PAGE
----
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A woman got an STD in a car. Now Geico may have to pay her $5.2 million.

Geico may be on the hook for a $5.2 million legal settlement after a woman alleged she contracted a sexually transmitted disease in a car insured by the company.

A Missouri court on Tuesday upheld a judgment that awarded the money to the woman, who is referred to "M.O." in court documents. M.O. claimed she caught the human papillomavirus (HPV) from having sex in 2017 with a male partner in his 2014 Hyundai Genesis, which was covered by Geico, according to a 2021 complaint

The woman, who learned she was infected with HPV in 2018, claimed the man knew he had HPV but failed to inform her, leaving her with "past and future medical expenses" and "mental and physical pain and suffering."

The woman alerted Geico that she was pursuing legal action against the man, claiming that she was negligently infected in the vehicle and that the car insurance policy should provide coverage for her injuries and losses. According to the complaint, M.O. asked Geico for $1 million. "Let me know," she wrote.

Geico denied the coverage and rejected her claim. After that, M.O. and the man entered arbitration, and the arbitrator found that the man had negligently infected her and awarded damages of $5.2 million to M.O., which were to be paid by Geico.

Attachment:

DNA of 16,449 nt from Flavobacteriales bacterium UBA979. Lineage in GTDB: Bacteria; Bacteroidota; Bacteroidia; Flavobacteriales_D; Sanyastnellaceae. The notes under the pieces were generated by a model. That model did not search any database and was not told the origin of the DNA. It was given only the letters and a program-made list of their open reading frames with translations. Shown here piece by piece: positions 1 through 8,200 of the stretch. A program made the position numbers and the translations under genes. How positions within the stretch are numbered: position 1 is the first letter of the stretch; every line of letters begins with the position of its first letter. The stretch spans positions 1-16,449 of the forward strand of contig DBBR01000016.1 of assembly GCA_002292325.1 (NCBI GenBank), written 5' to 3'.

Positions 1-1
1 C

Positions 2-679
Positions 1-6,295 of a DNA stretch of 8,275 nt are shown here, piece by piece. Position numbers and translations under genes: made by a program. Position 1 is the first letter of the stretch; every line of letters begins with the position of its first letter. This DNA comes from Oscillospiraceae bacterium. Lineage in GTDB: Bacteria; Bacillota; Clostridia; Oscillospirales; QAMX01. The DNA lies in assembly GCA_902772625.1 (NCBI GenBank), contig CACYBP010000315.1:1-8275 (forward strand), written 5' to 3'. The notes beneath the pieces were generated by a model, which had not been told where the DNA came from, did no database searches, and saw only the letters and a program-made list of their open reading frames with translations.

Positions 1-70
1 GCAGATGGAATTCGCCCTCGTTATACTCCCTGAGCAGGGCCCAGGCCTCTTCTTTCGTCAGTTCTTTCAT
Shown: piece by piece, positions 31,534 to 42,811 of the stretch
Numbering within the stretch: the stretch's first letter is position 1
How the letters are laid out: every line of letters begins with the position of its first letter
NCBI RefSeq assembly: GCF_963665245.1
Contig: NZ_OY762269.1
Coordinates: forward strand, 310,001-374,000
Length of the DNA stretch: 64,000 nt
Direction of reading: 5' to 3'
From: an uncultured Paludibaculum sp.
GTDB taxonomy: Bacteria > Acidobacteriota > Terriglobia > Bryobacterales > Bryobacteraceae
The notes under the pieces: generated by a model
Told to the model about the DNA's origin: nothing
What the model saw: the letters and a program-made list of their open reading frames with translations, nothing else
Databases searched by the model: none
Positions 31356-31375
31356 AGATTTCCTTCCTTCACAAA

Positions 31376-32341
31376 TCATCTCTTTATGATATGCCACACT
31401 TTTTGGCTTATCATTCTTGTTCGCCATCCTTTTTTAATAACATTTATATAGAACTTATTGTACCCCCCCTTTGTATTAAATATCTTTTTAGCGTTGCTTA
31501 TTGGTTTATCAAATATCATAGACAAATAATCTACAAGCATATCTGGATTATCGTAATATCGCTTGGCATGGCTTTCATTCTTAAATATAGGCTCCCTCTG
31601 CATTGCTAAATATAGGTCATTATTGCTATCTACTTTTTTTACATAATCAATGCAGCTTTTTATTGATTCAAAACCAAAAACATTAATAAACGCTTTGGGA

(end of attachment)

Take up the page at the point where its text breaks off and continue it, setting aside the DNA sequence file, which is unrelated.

Geico appealed the judgment, but the Missouri ruling on Tuesday found that the insurer lacked legal grounds to appeal on several points, including that it "had no right to relitigate" issues after liability and damages had been set by an arbitrator and confirmed by a trial court. 

In a statement to CBS MoneyWatch, Geico said, "The question of whether there is coverage for this matter will be determined" by a federal lawsuit filed in the U.S. District Court for the Western District of Missouri.

Geico fights case in federal court

Geico had also claimed that it was "denied the right to litigate its interests before judgment was entered against its insured." But the ruling found that the company had the chance to participate and defend its interests when M.O. contacted Geico to claim that the insurance policy should cover her injury and losses. 

"Geico did not take advantage of this opportunity, and instead denied coverage and refused to defend Insured," the court noted. 

However, Geico may not have to pay the $5.2 million judgment given the related federal court case filed by the insurer, which contests that the claim is covered by its auto policy, according to the Kansas City Star, which earlier reported on the Missouri ruling.

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